loyalty shares

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The Spanish Government has recently published a Securities Market and Investment Services Draft Bill (the “Draft Bill”) regulating, among others, the implications, from the takeover bid regime, of tenured voting rights, namely, the obligation to launch a waterfall bid when acquiring a controlling stake in a listed company through maturity of loyalty shares.

As set out in our publication of April 6, 2021, loyalty shares have recently been introduced in Spain through Act 5/2021, allowing listed companies to include them in their bylaws to confer an additional double vote on each share that has been held by the same shareholder for at least two consecutive years. It should be highlighted that the accrual of double voting is not automatic since it requires (i) a resolution of the shareholders’ meeting and its inclusion in the bylaws by qualified majorities, and (ii) that interested shareholders voluntarily register all or part of their shares in a special registry book and keep them for an uninterrupted period of at least two consecutive years from the date of registration.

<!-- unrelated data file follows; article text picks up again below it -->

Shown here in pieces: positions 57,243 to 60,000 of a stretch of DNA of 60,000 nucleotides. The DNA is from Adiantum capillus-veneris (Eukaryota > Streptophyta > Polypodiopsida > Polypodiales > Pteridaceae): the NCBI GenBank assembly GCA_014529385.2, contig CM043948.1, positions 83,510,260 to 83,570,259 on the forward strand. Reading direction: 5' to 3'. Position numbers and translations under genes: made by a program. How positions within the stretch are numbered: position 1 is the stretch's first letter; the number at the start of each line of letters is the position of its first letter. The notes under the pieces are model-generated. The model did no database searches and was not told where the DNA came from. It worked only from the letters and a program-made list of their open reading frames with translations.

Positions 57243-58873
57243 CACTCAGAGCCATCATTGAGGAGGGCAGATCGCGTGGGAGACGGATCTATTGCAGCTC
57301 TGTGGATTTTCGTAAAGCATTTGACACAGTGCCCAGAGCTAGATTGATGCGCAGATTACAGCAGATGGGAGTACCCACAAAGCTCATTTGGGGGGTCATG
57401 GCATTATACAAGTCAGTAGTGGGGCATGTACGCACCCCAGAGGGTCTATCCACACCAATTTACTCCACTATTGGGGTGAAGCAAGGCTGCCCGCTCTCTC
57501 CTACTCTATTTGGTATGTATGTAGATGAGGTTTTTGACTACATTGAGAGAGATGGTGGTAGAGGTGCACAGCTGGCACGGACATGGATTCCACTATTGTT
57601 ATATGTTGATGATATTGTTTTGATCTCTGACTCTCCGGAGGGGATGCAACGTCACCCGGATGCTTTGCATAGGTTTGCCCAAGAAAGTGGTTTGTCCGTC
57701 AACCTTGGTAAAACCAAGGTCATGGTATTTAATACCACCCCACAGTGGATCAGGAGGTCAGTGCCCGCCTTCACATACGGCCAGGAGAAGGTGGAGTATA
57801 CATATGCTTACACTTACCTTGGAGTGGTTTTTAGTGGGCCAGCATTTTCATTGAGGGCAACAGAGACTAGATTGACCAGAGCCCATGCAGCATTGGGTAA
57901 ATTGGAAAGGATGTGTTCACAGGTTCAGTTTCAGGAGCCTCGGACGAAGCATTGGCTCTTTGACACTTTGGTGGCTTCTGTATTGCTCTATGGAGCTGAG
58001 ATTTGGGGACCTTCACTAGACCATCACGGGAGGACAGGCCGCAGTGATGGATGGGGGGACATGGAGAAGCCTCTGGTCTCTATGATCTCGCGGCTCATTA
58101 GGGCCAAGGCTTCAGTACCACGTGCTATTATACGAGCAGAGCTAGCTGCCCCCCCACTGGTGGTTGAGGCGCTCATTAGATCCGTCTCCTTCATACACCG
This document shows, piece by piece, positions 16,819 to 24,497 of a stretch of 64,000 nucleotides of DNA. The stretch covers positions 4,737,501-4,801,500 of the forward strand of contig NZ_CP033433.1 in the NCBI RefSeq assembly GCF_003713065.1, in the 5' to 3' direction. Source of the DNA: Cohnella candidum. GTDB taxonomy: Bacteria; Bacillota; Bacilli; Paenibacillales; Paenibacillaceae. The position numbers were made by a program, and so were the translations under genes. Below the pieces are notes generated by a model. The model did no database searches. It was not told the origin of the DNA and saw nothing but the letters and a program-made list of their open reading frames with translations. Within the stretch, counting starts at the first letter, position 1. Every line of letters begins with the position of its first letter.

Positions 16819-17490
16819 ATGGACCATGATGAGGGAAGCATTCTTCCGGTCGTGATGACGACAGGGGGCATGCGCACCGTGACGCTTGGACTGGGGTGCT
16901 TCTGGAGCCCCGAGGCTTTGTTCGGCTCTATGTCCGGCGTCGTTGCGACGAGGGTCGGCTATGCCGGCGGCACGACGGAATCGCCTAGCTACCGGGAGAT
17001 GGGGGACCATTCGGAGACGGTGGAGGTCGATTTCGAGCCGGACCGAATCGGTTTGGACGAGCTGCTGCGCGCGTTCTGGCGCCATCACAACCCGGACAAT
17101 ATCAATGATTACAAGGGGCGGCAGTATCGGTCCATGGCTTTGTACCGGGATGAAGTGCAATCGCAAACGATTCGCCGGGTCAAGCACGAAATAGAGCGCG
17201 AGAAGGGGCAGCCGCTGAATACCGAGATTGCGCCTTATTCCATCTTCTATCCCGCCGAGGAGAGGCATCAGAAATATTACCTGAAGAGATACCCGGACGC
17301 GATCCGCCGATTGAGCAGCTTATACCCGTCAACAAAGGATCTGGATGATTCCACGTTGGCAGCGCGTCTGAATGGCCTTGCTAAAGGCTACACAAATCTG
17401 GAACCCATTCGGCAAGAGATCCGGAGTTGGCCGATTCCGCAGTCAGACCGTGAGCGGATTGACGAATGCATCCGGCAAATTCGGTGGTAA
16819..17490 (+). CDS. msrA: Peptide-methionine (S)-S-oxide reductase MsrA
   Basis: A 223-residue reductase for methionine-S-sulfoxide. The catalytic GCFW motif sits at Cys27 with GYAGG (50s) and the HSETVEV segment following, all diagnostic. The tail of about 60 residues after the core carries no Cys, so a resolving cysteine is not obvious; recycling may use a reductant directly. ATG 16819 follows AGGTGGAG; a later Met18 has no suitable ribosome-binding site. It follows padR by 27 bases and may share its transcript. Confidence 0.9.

Among other implications, double voting rights granted by loyalty shares will be considered when calculating mandatory bid thresholds. This means that the maturity of double voting rights granted by loyalty shares could trigger a mandatory waterfall bid, even if there have been no share acquisitions.

The Draft Bill provides that any shareholder acquiring voting rights above the control threshold (30% or more of the company’s voting rights) as a result of the maturity of loyalty shares must launch a mandatory takeover bid, unless it refrains from exercising voting rights that exceed that percentage. In other words, if that shareholder wishes to exercise tenured voting rights representing 30% or more of the company’s voting rights, it must launch a takeover bid at an “equitable price” within three months of gaining control. This offer needs to be addressed to all shareholders, share subscription rights holders, and convertible or exchangeable bondholders. Alternatively, the shareholder can relinquish control within three months to avoid this mandatory bid by transferring or surrendering the necessary voting rights to bring its holding below 30%. In the meantime, the shareholder cannot exercise voting rights that exceed the control threshold.

Moreover, the shareholder may request the Spanish Securities and Exchange Commission (CNMV) to grant a waiver, under certain conditions, if there is a “counterweight shareholder” (that is, another person or entity directly or indirectly holding a percentage of voting rights equal to or greater than that held by the shareholder).

The public hearing procedure phase (“trámite de audiencia pública”) of the Draft Bill ended on May 25, 2021.

This post is also available in: Español



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